Two later opinions considered the nature of the liens authorized by section 162.09(3), Florida Statutes. In Attorney General Opinion 99-03 this office discussed whether a city could enter into collection agreements with a private collection agency allowing the agency to compromise code enforcement board liens and to pursue collection through litigation. Focusing on the authority of local governments to compromise and settle litigation and the home rule powers of municipalities, the opinion concluded that a municipality was authorized to enter into an agreement with a collection agency to settle or compromise outstanding liens from code enforcement violations and to pursue collection through litigation.

In Attorney General Opinion 01-09, a city official asked whether it had the power to auction its code enforcement board liens arising under Part I, Chapter 162, Florida Statutes, to private parties. The city official had determined that foreclosing on the large number of liens it had imposed would be impractical and sought to determine whether the liens could be auctioned to private bidders who could then foreclose on the property. The money raised by these auctions was to be used for neighborhood improvements. Noting that the arrangement discussed in Attorney General Opinion 99-03 did not result in the complete divestiture of these liens by the local governing body to a private party, this office concluded that the statutory scheme did not contemplate the enforcement of liens, or the issuance of satisfaction or release of code enforcement board liens, by private third parties outside the control of the local governing body. Thus, while it was suggested that the city might contract with a collection agency to pursue collection of code enforcement board liens on the city's behalf, the opinion concluded that the city was not authorized to auction its code enforcement board liens to private parties for foreclosure.

Section 162.09(3), Florida Statutes, clearly provides that "[a] lien arising from a fine imposed pursuant to this section runs in favor of the local governing body, and the local governing body may execute a satisfaction or release of lien entered pursuant to this section." Because a lien under section 162.09(3), Florida Statutes, runs in favor of the local governing body, it is my opinion that only the governing body may compromise, satisfy or release such a lien. While section 162.09(2)(c), Florida Statutes, authorizes an enforcement board to reduce a fine imposed pursuant to this section, nothing in the statute appears to extend that authority to reducing the amount of a lien created when a certified copy of an order imposing a fine has been recorded in the public records. Statutorily-created agencies have only such power as is conferred by statute.[7]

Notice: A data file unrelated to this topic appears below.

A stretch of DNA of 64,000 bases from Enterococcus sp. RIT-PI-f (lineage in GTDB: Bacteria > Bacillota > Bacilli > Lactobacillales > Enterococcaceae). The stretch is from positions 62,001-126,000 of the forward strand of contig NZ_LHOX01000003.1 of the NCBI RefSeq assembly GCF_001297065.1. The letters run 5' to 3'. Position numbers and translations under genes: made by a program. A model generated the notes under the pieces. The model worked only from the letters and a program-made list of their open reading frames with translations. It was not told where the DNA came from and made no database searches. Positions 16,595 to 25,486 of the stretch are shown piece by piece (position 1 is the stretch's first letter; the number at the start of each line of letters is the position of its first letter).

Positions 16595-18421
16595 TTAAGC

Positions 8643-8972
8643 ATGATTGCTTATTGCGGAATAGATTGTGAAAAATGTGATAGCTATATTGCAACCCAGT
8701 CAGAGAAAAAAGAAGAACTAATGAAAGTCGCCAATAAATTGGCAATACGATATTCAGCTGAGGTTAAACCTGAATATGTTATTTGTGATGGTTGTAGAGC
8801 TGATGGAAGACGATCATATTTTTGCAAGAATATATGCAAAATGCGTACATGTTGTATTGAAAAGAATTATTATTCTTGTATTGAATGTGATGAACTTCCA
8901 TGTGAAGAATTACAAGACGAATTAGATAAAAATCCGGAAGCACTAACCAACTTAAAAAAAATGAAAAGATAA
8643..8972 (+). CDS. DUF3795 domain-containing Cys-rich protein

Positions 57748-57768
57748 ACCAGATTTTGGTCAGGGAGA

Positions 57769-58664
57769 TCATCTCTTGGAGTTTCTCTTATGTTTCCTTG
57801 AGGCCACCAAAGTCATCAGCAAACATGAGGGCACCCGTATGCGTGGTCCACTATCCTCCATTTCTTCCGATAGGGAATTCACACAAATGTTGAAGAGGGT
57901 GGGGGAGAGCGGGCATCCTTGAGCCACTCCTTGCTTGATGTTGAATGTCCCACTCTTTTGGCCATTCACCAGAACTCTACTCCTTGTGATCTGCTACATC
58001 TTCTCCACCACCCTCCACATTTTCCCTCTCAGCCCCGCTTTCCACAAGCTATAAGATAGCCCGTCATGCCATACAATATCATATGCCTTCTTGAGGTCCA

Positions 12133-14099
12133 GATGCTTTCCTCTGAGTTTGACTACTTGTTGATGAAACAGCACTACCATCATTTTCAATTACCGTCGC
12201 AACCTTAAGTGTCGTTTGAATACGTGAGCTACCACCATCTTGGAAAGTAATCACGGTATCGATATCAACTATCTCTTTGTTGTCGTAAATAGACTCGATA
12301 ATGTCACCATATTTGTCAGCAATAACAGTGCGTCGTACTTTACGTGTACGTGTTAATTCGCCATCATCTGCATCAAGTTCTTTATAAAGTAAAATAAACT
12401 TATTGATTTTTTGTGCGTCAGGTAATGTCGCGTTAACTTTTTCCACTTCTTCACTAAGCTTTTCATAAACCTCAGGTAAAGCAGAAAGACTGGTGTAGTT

In sum, it is my opinion that a code enforcement board is not authorized to reduce a fine for noncompliance with an order of the board after that order has been recorded pursuant to section 162.09(3), Florida Statutes.

Sincerely,

Robert A. Butterworth
Attorney General

RAB/tgh

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[1] Sections 162.01 and 162.02, Fla. Stat.

[2] Section 162.03(1), Fla. Stat.

[3] Section 162.09, Fla. Stat.

[4] Section 162.09(2)(b), Fla. Stat., states that

"In determining the amount of the fine, if any, the enforcement board shall consider the following factors:
1. The gravity of the violation;
2. Any actions taken by the violator to correct the violation; and
3. Any previous violations committed by the violator."

[5] Section 162.09(2)(c), Fla. Stat.

[6] The amendments made in 1994 addressed a problem pointed out in Op. Att'y Gen. Fla. 93-91 (1993). That opinion concluded, based on the language of section 162.09, Fla. Stat. (1993), that a city council had no authority to reduce a fine imposed by a municipal code enforcement board. Rather it was the code enforcement that possessed sole authority to reduce such a fine and execute a satisfaction or release of lien.

[7] See City of Jacksonville v. Jacksonville Supervisor's Association, Inc., 791 So. 2d 508 (Fla. 1st DCA 2001), and see State ex rel. Greenberg v. Florida State Board of Dentistry, 297 So. 2d 628 (Fla. 1st DCA 1974), cert. dismissed, 300 So. 2d 900 (Fla. 1974) (administrative bodies have no common-law powers; they are creatures of the legislature and what powers they have are limited to the statutes that create them).